How to Photograph St Patrick's Day

By Geoff Harris

After a long, dull winter, things start to get lively again in March and St Patrick's Day is guaranteed to bring out the green on Tuesday March 17.

While not everywhere celebrates it with the same gusto as Dublin or Boston, chances are there is something St Patrick's-related going on where you live.

Pubs and bars

The Irish are known to like the occasional drink, so bars are often great places to soak up the craic – particularly if traditional Irish music is playing.

A lovingly poured pint of Guinness is obviously a very evocative subject, but be a bit discrete about photographing drinkers, as they might worry they will end up on Facebook; alternatively be quite open about what you are doing and pass around some business cards so people can see you are a bona fide photographer.

Buying everyone a drink can help. Pubs may be a bit murky, so be prepared to ramp up the ISO and focus very carefully.

Modern SLRs should enable you to shoot up to about ISO 3200 without noise being a permanent problem, but don't expect miracles in low light.

With musicians, try to get close to them without getting in the way and use a fast, wide aperture lens or telephoto lens to blur out the background while keeping them sharp.

Focus carefully on the eyes and try to avoid blown out highlights from lights.


How to Photograph St Patrick's Day

If you are in a town or city with a large Irish population, expect some kind of parade.

My big tip for shooting parades is to take along a decent telephoto lens, at least 70-200mm, as it enables you to pick out details without lots of distractions (the heads of other spectators, bollards, police cars) getting in the way.

Participants will often be in fancy dress or painted green, so there are some great shots to be had. Use continuous AF (AI Servo on Canon) for parades and again, focus carefully on the eyes.

How to Photograph St Patrick's Day

For drummers and baton twirlers, deliberately setting a slower shutter speed can yield some nice motion-blur effects, which convey more of a sense of speed than if the subject was frozen by a very short exposure.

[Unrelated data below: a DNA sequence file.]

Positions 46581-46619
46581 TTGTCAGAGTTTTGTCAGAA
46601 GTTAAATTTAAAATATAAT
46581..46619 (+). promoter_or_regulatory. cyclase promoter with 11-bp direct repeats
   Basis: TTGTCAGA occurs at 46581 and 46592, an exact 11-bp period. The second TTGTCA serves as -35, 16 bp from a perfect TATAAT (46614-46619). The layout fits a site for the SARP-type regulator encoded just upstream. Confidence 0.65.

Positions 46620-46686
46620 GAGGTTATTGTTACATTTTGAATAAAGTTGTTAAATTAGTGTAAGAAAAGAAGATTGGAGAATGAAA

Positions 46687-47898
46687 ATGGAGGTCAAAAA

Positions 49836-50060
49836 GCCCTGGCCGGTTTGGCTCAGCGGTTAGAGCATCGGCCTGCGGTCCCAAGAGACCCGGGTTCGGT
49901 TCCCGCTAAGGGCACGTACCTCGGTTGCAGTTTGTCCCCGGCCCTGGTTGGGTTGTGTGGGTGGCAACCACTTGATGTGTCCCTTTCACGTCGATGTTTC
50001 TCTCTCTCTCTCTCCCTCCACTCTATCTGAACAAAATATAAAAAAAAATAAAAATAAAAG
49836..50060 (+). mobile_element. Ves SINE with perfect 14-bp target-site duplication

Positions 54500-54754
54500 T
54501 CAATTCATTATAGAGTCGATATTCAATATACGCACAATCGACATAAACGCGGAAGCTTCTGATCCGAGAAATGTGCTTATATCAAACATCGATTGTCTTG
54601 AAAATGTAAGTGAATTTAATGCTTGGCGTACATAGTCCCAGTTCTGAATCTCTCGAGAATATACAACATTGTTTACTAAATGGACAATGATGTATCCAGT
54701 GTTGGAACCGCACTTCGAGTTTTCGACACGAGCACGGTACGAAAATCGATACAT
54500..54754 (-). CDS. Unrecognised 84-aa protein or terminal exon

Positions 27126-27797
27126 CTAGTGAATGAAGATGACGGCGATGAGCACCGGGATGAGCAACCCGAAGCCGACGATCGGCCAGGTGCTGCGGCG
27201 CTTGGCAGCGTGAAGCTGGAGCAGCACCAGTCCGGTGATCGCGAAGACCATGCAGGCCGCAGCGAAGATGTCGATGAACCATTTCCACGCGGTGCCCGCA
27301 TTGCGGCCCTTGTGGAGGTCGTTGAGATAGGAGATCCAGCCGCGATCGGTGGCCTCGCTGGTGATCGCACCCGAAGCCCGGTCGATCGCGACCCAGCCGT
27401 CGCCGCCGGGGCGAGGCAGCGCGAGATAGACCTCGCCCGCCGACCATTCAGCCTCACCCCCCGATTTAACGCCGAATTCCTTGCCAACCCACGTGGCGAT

As any sports photographer will tell you, getting in a good position is important when shooting action, so try and get at least some shots where you are at the front of the parade – kneeling down as a bunch of burly bandsmen march towards you can yield some great results.

Or try and shoot a procession from above, maybe from a balcony or office building.

Small details

How to Photograph St Patrick's Day

Finally don't forget the small details that capture the spirit of the day – people drinking the ubiquitous Guinness, shamrocks, the Irish tricolour, kids in national costume, Leprechauns, cars painted bright green and so on.

When it comes to editing, be prepared to boost the saturation of the green (the Hue, Saturation and Luminance sliders in Lightroom are great) but don't make the colours so garish that it looks like a psychedelic St Patrick's Day!

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Geoff Harris

I am a journalist and photographer and currently work as the Deputy Editor of Amateur Photographer (AP) - the oldest weekly photographic magazine in the world. Before that I served as the editor of Digital Camera, Britain's best-selling photography magazine, for five years. During my time as editor it became the UK's top selling photo monthly and won Print Publication of the Year at the 2013 British Media Awards. As well as being lucky enough to get paid to write about photography, I've been fortunate to interview some of the greatest photographers in the world, including Elliott Erwitt, Don McCullin, Martin Parr, Terry O'Neill and Steve McCurry. This has been a wonderful learning experience and very influential on my photography. Beyond writing, I am a professional portrait, travel and documentary photographer, and reached the finals of the 2016 Pink Lady Food Photographer of the Year competition. I am a Licentiate of the Royal Photographic Society and hope to take my Associateship whenever I can find the time. In addition I write about well being/personal development and antiques collecting for a range of other titles, including BlueWings, the in-flight magazine of Finn Air.

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